The quest to pick the perfect white paint
Over my 20 years as an interior designer, I have had many conversations with clients on what is the best white paint and choosing the best white paint for their particular space. It’s surprising how many options are available when it comes to choosing the perfect shade of white. Light colors like white, off-white, and beige are popular in modern homes due to their versatility and ability to reflect light, making rooms look and feel larger than they are.
White paints come in many colors of undertones. Some are cool and some are warm. Some are quite neutral and they all vary in vibrancy, not to mention different finishes. Things get more nuanced when you consider how the various white paints will be affected by your location’s natural and manmade lighting.
Shopping For White Paint
Most of the higher-end paint brands have an option on their website that allows you to search for a color and then see the paint applied in a room. Their website will give you some recommendations on how the color will look and work in different spaces. It’s worth checking out!
You can certainly start your search online, but before buying it is helpful to go to your local paint shop in person and look at some of your favorites, side by side. If you are in Los Angeles, I like to go to Cox Paint in Santa Monica. They carry a variety of brands and their customer service is always very helpful.
5 Tips for Choosing the Right White Paint
Things to consider when you’re making your white paint selection:
Color is a product of light, the amount of natural and artificial light in the room impacts the tone of the walls. When considering a “pure” white paint, it always looks best with a lot of natural light. If you don’t have a lot of natural light, the undertone of the white paint will be more noticeable. For example, you might see your white paint appear more pink or more green. I am always intrigued by how my favorite paint colors in California don’t transfer well to the interior design clients I have on the East Coast. The color of light - whether due to artificial lighting or the natural variations of sunlight on a different coast or hemisphere - will all impact how your white paint looks.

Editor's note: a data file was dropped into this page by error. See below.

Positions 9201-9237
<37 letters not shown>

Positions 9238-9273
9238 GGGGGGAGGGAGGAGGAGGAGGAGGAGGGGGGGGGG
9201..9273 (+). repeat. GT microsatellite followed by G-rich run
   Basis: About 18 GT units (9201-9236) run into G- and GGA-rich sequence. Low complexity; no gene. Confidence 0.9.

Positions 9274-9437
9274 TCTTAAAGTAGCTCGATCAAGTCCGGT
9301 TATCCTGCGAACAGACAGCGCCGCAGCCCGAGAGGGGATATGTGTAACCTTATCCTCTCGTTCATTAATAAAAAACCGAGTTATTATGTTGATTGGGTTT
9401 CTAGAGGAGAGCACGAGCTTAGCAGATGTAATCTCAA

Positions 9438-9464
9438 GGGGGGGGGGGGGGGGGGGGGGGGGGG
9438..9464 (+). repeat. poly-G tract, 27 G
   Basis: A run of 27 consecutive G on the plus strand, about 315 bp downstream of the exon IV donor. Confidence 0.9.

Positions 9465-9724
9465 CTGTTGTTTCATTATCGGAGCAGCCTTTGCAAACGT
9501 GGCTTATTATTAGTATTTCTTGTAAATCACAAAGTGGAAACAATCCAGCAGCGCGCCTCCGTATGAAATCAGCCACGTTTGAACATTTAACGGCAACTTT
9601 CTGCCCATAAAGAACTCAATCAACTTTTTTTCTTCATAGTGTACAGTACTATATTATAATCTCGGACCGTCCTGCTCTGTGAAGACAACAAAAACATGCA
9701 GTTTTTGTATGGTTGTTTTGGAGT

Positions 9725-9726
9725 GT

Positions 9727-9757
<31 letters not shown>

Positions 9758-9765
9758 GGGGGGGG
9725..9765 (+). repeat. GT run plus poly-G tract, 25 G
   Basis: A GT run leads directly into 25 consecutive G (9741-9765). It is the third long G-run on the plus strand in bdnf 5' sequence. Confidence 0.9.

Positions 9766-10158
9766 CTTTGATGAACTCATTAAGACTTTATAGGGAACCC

2. What is your space’s color palette? Cool or warm?
Before selecting a paint shade, size up the palette of everything that will be in the space. Are your furnishings and colors in the room warm or cool? The standard rule of thought is if they’re warm, you’ll want to lean toward whites with warm-colored undertones (pink, orange, red, yellow). If they’re cool, consider cooler-toned whites (with undertones of blue, purple, or green).
But if you aren't into following the traditional "rules", I love a room that is mixed with cool and warm tones. I find it much more interesting than a room that is all the same color tone. I think a mix of cools and warms help to make a room more modern. If you are leaning toward a very modern palette I would go for a cooler undertone of white and if you want to feel more traditional, I would go warmer with the undertone. For traditional spaces I like to do a bright white on the trim (brighter than the wall color), a “creamier” white on the walls and a 50/50 mix of and the wall color for the ceiling. This is a very classic look that really shows off the trim and architectural elements in the room such as base moulding, crown and casing.